Monday, July 22, 2013

"I will not suffer such abominations here:" A Dance of Dragons

PORTEmaus Literature Society: A Dance of Dragons

A Dance of Dragons

It took roughly three attempts to complete this book... Let it be said that there is nothing like reading the same two hundred pages over and over. Let me explain that this is not an indictment of the book and that the rest of this review will be positive. It is merely my acknowledgment that I do not have enough time to read recreationally. Curse you dreaded course reading that has nothing to do with the class I am taking! Not too subtle digression aside, George R.R. Martin creates a compelling tome once you get past the first two hundred pages.

Since the books in this series are too large with dense and complicated plot lines, this book will be discussed on the merit of quality. Contrary to most fan boys on the Interweb, Dance of Dragons is good book and an enjoyable way to spend a little spare time. Is it as good as book three, A Storm of Swords? No. It succeeds on the merit that you finally get some closer on the events that closed that book. For those curious, books four (Feast of Crows) and five were on colossal book that was split in half. Book four contained a lot of new characters and none of the more popular characters appear. Needless to say, it was not a popular decision.

The harshest criticism that I can give for this book is that it starts off rather slowly. This is minor in the grand scheme of things as the pace picks up drastically during the remainder of the novel that one forgets this criticism. Most of the reviews felt that Martin was relatively lax in the prose department regarding descriptions or pacing issues because of geographic limitations. While such criticisms are relatively warranted, I cannot support such nitpicking. At its core, Dance of Dragons is a really solid novel and given its mammoth page count, I can say that time was well spent reading. The only thing that I can say that I regret about the book is finally catching up with the legions of fans waiting for book six. It looks like I will have to invest my time in some other books. Drag.

Saturday, July 20, 2013

Better Late than Never Said Only Losers Ever: Hawk's 2012 Retrospect Pt 2: Music

Well, I'm back again, friends, to finish up my extremely late look back at 2012, after churning out Part 1 a few days back. Better enjoy this now, because I'm bound to disappear like the guy from Fire in the Sky for months at a time again. Wait, that guy was only gone for like a week, more like Bruce Wayne in Batman Begins, then I'll call Bence and he'll fly in the Portemaus corporate Jetta (I meant fly as in drive fast) and pick me up. Onto this mess...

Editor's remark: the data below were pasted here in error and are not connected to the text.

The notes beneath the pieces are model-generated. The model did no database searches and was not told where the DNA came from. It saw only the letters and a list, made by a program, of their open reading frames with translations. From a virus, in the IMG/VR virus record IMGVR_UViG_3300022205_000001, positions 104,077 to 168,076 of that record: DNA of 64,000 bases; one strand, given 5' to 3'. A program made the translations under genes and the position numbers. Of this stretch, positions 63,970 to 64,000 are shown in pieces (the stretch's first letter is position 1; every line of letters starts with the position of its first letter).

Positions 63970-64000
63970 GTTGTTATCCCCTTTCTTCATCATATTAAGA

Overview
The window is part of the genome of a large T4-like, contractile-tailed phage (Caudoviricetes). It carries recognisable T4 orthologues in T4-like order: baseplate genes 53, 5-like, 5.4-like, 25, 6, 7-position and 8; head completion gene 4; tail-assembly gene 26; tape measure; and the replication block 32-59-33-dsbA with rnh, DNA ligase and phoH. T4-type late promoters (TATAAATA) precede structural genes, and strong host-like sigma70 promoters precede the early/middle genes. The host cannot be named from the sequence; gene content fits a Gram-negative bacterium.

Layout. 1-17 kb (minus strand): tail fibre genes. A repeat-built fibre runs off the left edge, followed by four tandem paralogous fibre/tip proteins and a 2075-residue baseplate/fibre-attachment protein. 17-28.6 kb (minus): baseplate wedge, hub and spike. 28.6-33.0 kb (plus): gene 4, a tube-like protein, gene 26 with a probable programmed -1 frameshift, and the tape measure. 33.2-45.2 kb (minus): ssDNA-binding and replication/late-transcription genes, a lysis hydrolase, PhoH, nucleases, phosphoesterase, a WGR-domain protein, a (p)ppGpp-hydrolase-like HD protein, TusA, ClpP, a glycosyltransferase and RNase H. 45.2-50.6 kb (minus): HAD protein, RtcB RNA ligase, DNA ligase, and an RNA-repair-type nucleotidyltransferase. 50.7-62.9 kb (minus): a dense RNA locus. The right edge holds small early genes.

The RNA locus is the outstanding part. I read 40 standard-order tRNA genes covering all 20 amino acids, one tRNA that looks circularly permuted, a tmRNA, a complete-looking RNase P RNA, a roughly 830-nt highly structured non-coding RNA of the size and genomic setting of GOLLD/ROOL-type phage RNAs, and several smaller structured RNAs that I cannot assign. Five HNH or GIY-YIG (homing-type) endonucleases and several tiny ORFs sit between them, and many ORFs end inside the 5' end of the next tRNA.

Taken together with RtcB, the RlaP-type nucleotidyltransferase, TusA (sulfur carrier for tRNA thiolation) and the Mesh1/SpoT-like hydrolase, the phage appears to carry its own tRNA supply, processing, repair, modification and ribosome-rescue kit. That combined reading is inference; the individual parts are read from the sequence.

Albums that Barely Missed this List:
Old Ideas - Leonard Cohen
Diamond Rugs - Diamond Rugs
Slipstream - Bonnie Raitt
My Head is an Animal - Of Monsters and Men
Here - Edward Sharpe & the Jim Jones Meets Jim Morrison Musicfeliacs

10. The Lumineers - The Lumineers
What to say about this album? Certainly, what else to say besides I somehow chose this over a Leonard Cohen record? Well there's not much need to say anything other than it's a good, fun, easy listen. It's well composed, well written stuff, and certainly made for something different to listen to when I first heard it. Since then "Ho Hey" became an unexpected single that's been over-played, but honestly, it's not even the best track on the record. If Katy Perry can get 47 hits off of one record, you'd think a band like this could get a second single. The folk rock (emphasis more on the former than the latter) revival is in full swing, or at least it was in 2012, and there were some fine records to back it up. 
Key Tracks: "Flowers in the Your Hair," "Classy Girls," "Ho Hey," "Slow it Down," "Stubborn Love," "Flapper Girl""
Available on: CD, Vinyl, MP3

9. Roses - The Cranberries
New Cranberries, everybody! New Cranberries! Yes indeed, friends, over a decade since their last release the seminal 90's rocker chick led band from another country is back, teaming back up with their original hit making producer, Stephen Street, and for fans, it's exactly what you'd want. This album unfortunately slipped under the radar, and that's one main reason it made this list above choice cuts like Old Ideas and Diamond Rugs. Because, I'm gonna say it, they're a great band and this is a great release, one fans of this band have been waiting for, and they've been waiting a long time. In an era of loud grunge and alt rock (remember their song about Kurt Cobain? WIth the name check? Anyone, no?), the band made it's name on her distinct voice and their almost shy, wallflower approach to their music. Tracks like "Tomorrow" perfectly showcase those elements are all still here tenfold and, unfortunately, I haven't seen much new grunge around to play it between...